Many law firms struggle with anything other than managing legal knowledge (know-what). I think this is a real challenge for the sector as a whole. Unlike many other professionals, lawyers need to work with a constantly changing stream of legal change — new cases, statutes, regulations, court and administrative practices and so on. New law doesn’t just change the range of possible solutions that could be offered, but it can also render previously good advice dangerously bad. Naturally, all law firms take their obligations to stay up to date with the law very seriously. But this is costly. Maintaining access to all the relevant sources of information about and commentary on the law is a significant financial burden. In addition, individuals (whether practising lawyers themselves or the firm’s Professional Support Lawyers) need to take time to understand the impact of legal change on their own work. It is not surprising, therefore, that many firms exhaust their KM efforts at this point — keeping on top of the law is all they can manage.

Knowledge management delivers real value to organisations when it enables people to draw on the knowledge of those around them so that they can improve their own work. By contrast, facilitating the flow of information and analysis from outside the organisation can only prevent failure. Because all similar organisations have access to the same external material, and the same imperative to make use of it, being good at understanding this material cannot be a differentiating factor (apart from improving speed to market). This means that if legal KM continues to focus on legal knowledge alone, it will become increasingly irrelevant to firms that want to improve their market position. The real differentiators are in the other points of the triangle.

In order to get the best value from its knowledge activities, a firm needs to know with confidence exactly where its sweet spot is. This is not an easy task, and it is important in doing so to avoid entrained patterns of thought and behaviour. I intend to write more about this in a later blog post.

Once the sweet spot is known, then the right activities can be developed, to combine different components to produce interesting alternatives:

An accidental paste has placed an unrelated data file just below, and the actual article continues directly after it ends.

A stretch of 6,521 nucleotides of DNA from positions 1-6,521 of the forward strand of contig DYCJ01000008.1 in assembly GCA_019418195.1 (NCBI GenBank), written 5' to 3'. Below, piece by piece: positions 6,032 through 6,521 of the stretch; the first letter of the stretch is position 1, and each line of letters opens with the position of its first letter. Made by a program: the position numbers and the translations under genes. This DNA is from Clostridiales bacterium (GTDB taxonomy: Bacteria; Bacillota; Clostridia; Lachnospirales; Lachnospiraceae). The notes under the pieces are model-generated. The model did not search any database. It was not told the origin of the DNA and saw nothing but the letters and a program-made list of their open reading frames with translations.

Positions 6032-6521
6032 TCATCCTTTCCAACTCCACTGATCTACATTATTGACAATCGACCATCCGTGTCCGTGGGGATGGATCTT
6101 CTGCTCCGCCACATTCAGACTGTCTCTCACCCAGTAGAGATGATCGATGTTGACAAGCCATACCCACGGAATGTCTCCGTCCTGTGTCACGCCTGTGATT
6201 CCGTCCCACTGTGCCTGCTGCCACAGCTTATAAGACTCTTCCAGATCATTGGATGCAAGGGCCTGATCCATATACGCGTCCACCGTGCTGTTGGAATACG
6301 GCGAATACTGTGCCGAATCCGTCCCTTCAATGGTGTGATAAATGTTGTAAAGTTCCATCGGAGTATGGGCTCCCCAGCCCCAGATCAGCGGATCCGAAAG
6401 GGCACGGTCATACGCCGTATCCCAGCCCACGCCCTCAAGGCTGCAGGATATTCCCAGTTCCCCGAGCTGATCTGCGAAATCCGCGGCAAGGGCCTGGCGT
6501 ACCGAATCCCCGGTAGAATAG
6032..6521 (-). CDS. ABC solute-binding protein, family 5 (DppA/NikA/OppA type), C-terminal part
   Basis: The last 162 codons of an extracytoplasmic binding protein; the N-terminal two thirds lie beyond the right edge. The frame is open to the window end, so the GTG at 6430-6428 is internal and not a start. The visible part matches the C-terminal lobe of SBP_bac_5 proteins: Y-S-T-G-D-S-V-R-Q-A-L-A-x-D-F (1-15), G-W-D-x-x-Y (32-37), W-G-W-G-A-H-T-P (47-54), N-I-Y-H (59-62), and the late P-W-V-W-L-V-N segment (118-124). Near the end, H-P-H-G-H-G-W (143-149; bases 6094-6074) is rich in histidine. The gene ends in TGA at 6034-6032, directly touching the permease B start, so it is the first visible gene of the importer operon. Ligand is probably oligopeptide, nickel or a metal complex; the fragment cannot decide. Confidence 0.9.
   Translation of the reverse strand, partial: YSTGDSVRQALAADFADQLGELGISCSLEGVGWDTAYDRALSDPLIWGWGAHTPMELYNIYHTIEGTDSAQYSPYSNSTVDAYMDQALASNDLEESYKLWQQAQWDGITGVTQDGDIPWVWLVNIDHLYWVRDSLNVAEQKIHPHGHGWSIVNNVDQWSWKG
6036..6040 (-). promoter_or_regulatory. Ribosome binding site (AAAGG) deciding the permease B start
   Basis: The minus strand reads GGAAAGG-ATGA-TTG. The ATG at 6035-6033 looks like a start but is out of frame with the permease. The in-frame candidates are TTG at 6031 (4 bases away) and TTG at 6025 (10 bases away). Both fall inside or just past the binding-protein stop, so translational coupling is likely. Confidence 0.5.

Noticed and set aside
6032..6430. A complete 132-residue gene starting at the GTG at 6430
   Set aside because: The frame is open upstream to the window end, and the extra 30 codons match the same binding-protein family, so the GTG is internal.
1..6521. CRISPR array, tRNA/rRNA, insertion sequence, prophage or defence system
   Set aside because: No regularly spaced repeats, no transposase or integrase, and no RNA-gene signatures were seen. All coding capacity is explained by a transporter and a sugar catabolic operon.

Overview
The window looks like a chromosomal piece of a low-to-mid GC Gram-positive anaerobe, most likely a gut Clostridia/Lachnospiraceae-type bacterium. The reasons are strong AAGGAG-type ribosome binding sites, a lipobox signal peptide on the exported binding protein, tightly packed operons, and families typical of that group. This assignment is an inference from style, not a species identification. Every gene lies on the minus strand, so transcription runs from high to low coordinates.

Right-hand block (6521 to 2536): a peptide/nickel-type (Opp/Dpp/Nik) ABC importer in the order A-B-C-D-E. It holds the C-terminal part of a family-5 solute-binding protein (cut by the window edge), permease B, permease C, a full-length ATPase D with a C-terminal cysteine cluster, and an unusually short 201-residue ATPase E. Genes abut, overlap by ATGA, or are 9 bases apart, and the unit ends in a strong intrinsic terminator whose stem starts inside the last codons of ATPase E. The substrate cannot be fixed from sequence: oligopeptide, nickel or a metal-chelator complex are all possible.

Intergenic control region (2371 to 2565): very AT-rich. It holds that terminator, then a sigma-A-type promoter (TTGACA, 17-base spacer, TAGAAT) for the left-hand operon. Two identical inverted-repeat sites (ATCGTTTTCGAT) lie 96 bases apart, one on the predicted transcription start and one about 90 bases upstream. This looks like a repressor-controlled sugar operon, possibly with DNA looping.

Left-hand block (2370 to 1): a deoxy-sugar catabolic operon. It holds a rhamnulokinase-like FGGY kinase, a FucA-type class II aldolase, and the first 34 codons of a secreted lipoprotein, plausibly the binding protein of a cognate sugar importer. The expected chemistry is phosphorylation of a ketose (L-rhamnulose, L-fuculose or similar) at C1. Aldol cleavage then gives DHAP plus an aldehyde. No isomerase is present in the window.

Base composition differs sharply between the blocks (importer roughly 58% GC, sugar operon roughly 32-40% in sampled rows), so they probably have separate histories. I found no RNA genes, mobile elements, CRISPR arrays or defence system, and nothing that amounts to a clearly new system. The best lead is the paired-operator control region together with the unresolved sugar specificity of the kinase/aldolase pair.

• coupling know-what with know-how to enable
    • more efficient and consistent advice for all types of work and any client
    • a basis for clear pricing models
    • allocation of tasks to the right level
    • improvements in quality control
  • combining know-what and know-why to improve
    • bespoke advice to match client needs
    • strategic legal advice promoting client business goals
  • linking know-how and know-why to allow
    • collaboration involving a range of providers alongside the client to produce better value
    • reciprocal improvements in working practices between the firm, the client and other professionals

And there are probably many more possibilities — these are just off the top of my head. I am developing these ideas for use with clients. If your firm is interested, please get in touch. I will also be talking about these issues at the London Law Expo next month — come and say hello.

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Partnership and client service

There is an interesting article on the Lawyer website today. It draws on interviews with a number of senior lawyers about the past and future of legal practice. The whole thing is worth reading, but I want to comment here on some of the remarks about partnership as the organisational norm for law firms.

2014-07-25 20.16.21-2When asked “Is partnership the right model for a 21st century legal services provider?”, most (but not all) of the panel responded positively. It was clear that for them, the mode of ownership was causally linked to quality of client service.

Here are some examples.

Chris Saul, senior partner, Slaughter and May:

I do think that the partnership model is the right model for a 21st century legal services provider.